[from the paper archive: in which I apparently provide, despite myself, a prescient historical rationale by which an indirect link could be drawn between Iraq and international terrorism]
1 March 1991
Let me lay out my most recent thoughts on the conflict in the Persian Gulf.
George [H.W.] Bush, as his opening salvo in this conflict last August , compared Saddam Hussein to Hitler. This made good politics when the objective was to inflame public passion to the point where we would all rally ’round the war effort, but it seems to me that the historical parallel is misplaced. I think Saddam will prove to bear a greater resemblance to Kaiser Wilhelm II, who was on the losing side in World War I. The parallel to Hitler in the Middle East is yet to arise.
I say this based on what the prospect appears to be for the terms of a peace settlement with Iraq. The U. S. has insisted on compliance with all UN resolutions, including the payment of reparations. Today, when asked about reconstruction of Iraq, Bush said he does not want to see “one dime” of taxpayer’s money spent for such a purpose. If this attitude prevails, then the postwar terms of peace will roughly resemble the punitive peace imposed on Germany at the Treaty of Versailles. Germany was required to pay reparations to other countries at a staggering annual rate, and the attempt to do so contributed to runaway inflation and ultimate economic collapse in Germany. The ongoing sense of humiliation associated with that punitive peace treaty engendered in the national consciousness a frustration and anger which was given voice by Hitler in Mein Kampf, and created the climate in which Hitler was able to gain control of the country as a spokesman for a new and strident German nationalism as leader of the National Socialist Party.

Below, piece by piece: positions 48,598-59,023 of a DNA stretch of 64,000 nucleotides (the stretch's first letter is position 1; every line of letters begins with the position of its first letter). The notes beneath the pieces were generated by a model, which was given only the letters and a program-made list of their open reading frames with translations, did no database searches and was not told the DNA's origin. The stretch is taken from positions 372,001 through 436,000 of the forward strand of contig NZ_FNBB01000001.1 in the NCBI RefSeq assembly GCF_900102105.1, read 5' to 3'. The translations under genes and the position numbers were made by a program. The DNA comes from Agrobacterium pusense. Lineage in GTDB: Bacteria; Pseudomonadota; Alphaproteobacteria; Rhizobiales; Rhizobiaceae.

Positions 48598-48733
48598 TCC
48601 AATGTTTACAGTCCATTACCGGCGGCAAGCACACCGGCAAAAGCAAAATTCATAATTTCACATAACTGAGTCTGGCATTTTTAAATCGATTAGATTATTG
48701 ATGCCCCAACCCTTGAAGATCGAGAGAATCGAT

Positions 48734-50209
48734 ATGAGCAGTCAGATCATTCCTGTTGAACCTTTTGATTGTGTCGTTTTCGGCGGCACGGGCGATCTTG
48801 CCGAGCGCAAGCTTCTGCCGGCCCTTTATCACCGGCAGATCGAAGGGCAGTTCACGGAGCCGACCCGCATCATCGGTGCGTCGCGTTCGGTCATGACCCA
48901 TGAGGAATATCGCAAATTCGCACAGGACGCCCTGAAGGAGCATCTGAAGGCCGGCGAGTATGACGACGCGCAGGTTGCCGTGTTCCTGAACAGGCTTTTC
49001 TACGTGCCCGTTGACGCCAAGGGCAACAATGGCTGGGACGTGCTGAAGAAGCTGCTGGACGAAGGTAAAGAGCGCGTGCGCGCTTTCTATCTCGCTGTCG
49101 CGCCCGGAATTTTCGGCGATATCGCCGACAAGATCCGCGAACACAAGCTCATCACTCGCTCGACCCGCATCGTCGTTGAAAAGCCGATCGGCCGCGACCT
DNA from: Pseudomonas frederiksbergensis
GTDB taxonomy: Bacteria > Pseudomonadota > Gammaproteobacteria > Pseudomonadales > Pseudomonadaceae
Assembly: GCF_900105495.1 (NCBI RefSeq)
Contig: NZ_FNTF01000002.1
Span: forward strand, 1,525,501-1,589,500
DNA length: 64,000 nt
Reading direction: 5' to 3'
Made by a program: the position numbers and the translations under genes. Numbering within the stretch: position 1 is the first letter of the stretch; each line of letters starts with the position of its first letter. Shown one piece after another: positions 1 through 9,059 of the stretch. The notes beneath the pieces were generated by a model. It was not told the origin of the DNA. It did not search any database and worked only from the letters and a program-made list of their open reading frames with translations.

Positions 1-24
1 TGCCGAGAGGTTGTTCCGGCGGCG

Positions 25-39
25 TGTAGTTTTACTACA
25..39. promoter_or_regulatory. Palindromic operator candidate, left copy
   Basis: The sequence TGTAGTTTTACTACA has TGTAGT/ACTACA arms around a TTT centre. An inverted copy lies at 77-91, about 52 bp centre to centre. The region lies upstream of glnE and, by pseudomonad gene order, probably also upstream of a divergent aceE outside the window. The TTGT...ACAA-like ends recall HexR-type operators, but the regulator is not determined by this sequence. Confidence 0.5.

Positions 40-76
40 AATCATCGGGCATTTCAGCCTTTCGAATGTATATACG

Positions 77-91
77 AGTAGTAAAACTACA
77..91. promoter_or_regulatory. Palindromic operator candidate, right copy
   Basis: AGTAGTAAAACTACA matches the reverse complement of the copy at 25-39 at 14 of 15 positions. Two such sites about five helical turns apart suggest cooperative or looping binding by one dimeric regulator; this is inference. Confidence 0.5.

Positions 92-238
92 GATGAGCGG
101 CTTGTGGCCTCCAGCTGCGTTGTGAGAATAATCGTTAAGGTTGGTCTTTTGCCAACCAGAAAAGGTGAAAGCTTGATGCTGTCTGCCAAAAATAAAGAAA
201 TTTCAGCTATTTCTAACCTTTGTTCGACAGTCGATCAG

Nor is it necessary for the new Hitler to come, in the next generation or so, from Iraq. To continue the parallel, Saddam’s Iraq is to the Arab world what the Kaiser’s Prussia was to all Germany, which included in Hitler’s vision Austria, parts of Poland and Czechoslovakia, and other places not under German political control. Already there is a sense of pan-Arab nationalism which exists as an ideal for many in the Middle East, under which the national boundaries drawn by withdrawing colonial powers earlier in this century make little sense. The arbitrariness (and unfairness) of such boundaries served as part of Saddam’s rationale for the annexation of Kuwait. That the concept of a single Arab nation is part of the Platform of some of the more radical existing regimes is shown by the symbolic declaration a few years ago made by Libya and Syria, to the effect that their two nations were to be thought of as one. though that declaration had negligible practical effect, it represents the kind of thing that apparently plays well to the Arabic masses.
Someone last week pointed out to me a flaw in this scenario, noting that since the suffering of the Germans after WWI was largely due to the high cost of reparations, all of which were made to nations outside of the German sphere of influence, my analogy does not hold since the bulk of reparations required by the UN resolutions are to be paid to Kuwait, which is within the larger Arab nation of which I speak. I was mulling this over yesterday when I heard through news reports that already 70% of the reconstruction in Kuwait is contracted to companies based in the United States — companies which are also major suppliers of the U.S. military. If that figure is at 70% this early in the game, my bet is that as smaller companies from the United States and Europe jump on the bandwagon, you will find virtually none of the money paid for reconstruction remaining in Arab hands. In fact, this war will have assured that not only Iraq but Kuwait and even (for the short term at least) Saudi Arabia will come out of it as debtor nations, with the long-term benefit coming to the United States.
One more thing. The Arabs won’t need an orator as great as Hitler to persuade them that the Jews are really to blame for all their troubles.
Conclusion? In the long run, vengeance and punishment — both military and economic — will backfire.